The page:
In West Virginia, when someone passes away, their estate must be settled through a court-supervised process referred to as probate or estate administration. During the process, the decedent’s outstanding business is cared for such as paying their debt and assigning their property to relatives and others according to the terms of their will. A personal representative appointed by the probate court is responsible for completing the day-to-day tasks of probate. The provisions related to the duties and responsibilities of the personal representative are found in W. Va. Code § 44-1-1 et seq.
During the estate administration process, there are sometimes disputes that develop that lead to litigation. Whenever there is litigation during probate, the outcome of the process may be profoundly impacted. Some of the issues that can lead to litigation in West Virginia during probate include arguments of over validity of the will, disputes over the actions of the fiduciary, and disagreements over the spouse’s elective share as provided for in W.Va. Code § 42-3-1.
Will Contest in West Virginia
One of the primary purposes of probate is validating the will. If a decedent left a will, the administration process is initiated when the personal representative files the decedent’s will along with a petition for probate with the clerk of the Circuit Court (the probate court) in the county in which the decedent resided at the time of their death. If someone does not believe the will should be probated, they can file an objection challenging its validity. This is referred to as a will contest. Only those with standing have the legal right to object to a will. To have “standing” you must have a financial interest in the will. Generally, this would include those who are legally entitled to inherit under West Virginia’s laws of intestate succession and those who are named as beneficiaries of the current will or a prior will.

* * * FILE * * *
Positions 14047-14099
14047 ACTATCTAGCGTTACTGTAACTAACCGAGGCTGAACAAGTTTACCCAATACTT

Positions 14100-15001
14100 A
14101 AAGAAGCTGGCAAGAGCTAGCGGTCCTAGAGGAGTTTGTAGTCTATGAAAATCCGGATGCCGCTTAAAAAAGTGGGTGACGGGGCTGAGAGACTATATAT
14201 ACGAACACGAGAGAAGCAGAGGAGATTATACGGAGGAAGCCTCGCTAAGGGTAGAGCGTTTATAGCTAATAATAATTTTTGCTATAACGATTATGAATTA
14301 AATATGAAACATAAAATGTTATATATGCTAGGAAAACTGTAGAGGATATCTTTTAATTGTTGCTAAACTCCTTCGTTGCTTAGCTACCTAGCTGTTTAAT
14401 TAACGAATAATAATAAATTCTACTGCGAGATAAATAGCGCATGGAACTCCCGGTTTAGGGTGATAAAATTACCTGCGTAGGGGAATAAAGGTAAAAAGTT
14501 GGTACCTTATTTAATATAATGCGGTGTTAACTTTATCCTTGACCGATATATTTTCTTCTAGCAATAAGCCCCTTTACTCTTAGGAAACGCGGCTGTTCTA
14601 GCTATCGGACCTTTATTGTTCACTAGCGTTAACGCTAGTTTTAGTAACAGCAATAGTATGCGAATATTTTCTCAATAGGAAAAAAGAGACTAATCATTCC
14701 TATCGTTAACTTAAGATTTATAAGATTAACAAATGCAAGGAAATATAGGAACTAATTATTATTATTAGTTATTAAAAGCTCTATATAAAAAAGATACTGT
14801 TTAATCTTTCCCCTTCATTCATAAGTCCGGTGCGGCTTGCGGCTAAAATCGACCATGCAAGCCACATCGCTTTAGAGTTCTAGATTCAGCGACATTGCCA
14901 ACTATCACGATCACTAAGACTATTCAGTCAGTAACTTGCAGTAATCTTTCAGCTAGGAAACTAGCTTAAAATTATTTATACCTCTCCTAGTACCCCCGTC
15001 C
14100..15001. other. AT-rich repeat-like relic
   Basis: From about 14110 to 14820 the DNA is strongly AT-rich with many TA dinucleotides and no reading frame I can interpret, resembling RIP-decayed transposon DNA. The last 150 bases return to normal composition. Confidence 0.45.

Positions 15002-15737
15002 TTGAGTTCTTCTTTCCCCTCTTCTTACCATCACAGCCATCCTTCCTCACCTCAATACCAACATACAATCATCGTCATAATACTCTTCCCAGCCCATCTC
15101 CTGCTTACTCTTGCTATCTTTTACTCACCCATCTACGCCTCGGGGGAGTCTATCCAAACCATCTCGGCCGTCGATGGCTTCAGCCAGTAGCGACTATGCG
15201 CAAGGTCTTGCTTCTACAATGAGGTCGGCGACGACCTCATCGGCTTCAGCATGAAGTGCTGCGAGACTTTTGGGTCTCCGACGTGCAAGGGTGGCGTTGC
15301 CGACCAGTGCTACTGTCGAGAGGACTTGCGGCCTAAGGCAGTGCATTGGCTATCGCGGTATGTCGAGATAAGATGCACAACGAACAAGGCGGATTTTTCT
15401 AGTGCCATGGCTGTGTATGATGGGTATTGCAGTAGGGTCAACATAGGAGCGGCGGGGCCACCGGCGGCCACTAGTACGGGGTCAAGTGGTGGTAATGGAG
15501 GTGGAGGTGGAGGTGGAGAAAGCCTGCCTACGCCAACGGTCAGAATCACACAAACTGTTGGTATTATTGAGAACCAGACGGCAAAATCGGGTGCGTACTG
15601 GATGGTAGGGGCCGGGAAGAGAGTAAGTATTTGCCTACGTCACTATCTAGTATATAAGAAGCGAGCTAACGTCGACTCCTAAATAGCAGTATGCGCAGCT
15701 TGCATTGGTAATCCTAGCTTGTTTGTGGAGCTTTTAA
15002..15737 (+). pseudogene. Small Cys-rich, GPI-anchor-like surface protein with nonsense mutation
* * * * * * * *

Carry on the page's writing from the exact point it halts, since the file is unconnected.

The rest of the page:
In addition to the objectant having legal standing, the objectant must also have legal grounds, including:
- Improper execution or technical flaws
- Lack of testamentary capacity
- Undue influence
If the court concludes that the will is not valid, it will not admit it probate. Instead, the court will probate a prior valid will, if any. Otherwise, the estate will be intestate, and West Virginia’s law of intestate succession will apply.
A fiduciary is a person who is entrusted to care for the interests of someone else. They are expected to act in good faith and honesty. With respect to an estate, fiduciaries may include the personal representative, trustees, guardians, attorneys, and accountants.
Disputes relating to a fiduciary may develop if an interested party believes that the fiduciary has handled their responsibilities negligently, dishonestly, or with interests other than the estate or beneficiaries in mind.
Common fiduciary litigation issues center on:
- Objection to the final accounting
- Removal of fiduciary due to malfeasance or ineligibility
- Contested guardianships
- Fee disputes
- Prudent investment issues and management of estate or trust property
Wrongdoing by a fiduciary can negatively impact the value of the estate. If this happens, the court may hold the fiduciary personally responsible and require them to reimburse the estate for losses suffered.
Spouse’s Elective Share
Under West Virginia law, instead of accepting what the decedent’s will provides, a surviving spouse has the right to instead claim up to 50% of the decedent’s augmented deferred marital property estate. W.Va. Code § 42-3-1. The augmented deferred marital property estate is based on the total amount of all deferred marital property in the marriage. The amount the surviving spouse is entitled to depends on the length of the marriage. If the personal representative and the surviving spouse disagree over the what the surviving spouse is entitled to, the probate court would have to settle the dispute.
Impact of Probate Disputes
Generally, probate disputes that result in litigation will cause a delay in the process and lengthen the time frame for when asset distribution can occur. Probate disputes may also impact the amount of assets in the estate available for distribution as expenses related to litigating the dispute may have to be paid out of the estate assets. Depending on the type of dispute, it can impact who is entitled to inherit, who serves as fiduciary, and how much each beneficiary or heir receives.